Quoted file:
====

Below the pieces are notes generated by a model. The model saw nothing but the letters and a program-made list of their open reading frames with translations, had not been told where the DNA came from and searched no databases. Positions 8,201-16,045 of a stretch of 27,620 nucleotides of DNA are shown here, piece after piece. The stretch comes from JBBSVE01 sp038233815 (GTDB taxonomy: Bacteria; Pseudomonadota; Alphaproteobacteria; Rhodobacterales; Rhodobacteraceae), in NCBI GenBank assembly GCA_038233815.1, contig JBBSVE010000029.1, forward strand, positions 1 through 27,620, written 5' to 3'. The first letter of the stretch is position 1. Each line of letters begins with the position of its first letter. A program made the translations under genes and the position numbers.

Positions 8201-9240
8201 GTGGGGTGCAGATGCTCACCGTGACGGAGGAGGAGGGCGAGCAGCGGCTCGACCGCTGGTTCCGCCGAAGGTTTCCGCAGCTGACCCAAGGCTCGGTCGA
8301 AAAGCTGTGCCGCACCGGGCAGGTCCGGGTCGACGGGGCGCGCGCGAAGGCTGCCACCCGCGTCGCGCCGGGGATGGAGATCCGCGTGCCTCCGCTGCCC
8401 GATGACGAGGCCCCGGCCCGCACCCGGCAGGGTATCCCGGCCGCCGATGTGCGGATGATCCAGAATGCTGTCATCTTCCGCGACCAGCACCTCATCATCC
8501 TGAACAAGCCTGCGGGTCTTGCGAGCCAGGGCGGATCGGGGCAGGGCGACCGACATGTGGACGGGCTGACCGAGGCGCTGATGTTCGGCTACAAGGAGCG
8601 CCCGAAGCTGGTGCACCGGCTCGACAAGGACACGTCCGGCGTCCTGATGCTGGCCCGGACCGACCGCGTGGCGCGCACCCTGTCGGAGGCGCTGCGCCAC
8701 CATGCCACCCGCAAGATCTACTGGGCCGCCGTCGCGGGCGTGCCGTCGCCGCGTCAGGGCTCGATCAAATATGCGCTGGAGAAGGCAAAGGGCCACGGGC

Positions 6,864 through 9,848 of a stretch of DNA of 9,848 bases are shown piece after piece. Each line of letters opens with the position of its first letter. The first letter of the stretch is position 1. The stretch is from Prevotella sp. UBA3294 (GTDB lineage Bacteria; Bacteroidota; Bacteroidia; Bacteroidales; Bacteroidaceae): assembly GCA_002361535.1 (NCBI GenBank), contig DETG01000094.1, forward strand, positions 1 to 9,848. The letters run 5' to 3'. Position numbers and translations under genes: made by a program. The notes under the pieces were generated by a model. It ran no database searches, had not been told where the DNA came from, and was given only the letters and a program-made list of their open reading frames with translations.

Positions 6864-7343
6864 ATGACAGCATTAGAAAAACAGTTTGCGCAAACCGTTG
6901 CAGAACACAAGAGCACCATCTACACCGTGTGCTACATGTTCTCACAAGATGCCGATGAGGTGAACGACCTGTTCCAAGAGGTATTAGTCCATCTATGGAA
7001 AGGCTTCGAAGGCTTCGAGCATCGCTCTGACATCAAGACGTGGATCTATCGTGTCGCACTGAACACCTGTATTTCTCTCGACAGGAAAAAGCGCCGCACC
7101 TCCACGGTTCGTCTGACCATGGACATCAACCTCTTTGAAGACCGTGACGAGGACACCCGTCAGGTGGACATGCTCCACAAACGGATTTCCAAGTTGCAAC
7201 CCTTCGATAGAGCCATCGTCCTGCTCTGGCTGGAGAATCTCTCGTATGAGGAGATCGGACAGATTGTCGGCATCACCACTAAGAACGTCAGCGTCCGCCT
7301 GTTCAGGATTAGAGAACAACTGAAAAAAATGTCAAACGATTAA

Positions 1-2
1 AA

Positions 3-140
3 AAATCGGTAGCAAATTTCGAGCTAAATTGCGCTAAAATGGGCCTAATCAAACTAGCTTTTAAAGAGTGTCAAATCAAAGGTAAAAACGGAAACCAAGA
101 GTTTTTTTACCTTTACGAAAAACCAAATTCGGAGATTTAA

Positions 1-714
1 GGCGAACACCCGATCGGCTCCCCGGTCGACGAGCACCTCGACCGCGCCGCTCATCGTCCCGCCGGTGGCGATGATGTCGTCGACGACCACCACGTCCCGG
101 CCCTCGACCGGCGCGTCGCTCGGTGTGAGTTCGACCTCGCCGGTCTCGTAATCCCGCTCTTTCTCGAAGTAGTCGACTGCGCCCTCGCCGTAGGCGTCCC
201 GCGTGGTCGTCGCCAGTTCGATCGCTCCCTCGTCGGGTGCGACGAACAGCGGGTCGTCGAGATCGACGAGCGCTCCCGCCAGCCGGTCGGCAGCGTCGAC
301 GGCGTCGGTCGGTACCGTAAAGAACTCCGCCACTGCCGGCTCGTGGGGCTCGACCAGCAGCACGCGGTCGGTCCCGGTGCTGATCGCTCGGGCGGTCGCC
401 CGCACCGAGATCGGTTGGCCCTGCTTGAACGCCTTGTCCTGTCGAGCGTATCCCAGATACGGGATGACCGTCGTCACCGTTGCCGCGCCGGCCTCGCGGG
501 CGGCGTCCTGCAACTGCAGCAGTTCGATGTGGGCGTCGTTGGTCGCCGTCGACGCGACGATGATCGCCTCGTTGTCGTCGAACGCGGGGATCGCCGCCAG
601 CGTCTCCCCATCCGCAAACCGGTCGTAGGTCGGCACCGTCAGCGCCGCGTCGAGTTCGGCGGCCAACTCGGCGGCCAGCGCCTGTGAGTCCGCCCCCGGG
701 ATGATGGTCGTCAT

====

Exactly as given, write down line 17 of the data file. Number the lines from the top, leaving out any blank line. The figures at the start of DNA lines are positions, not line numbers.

Positions 1-2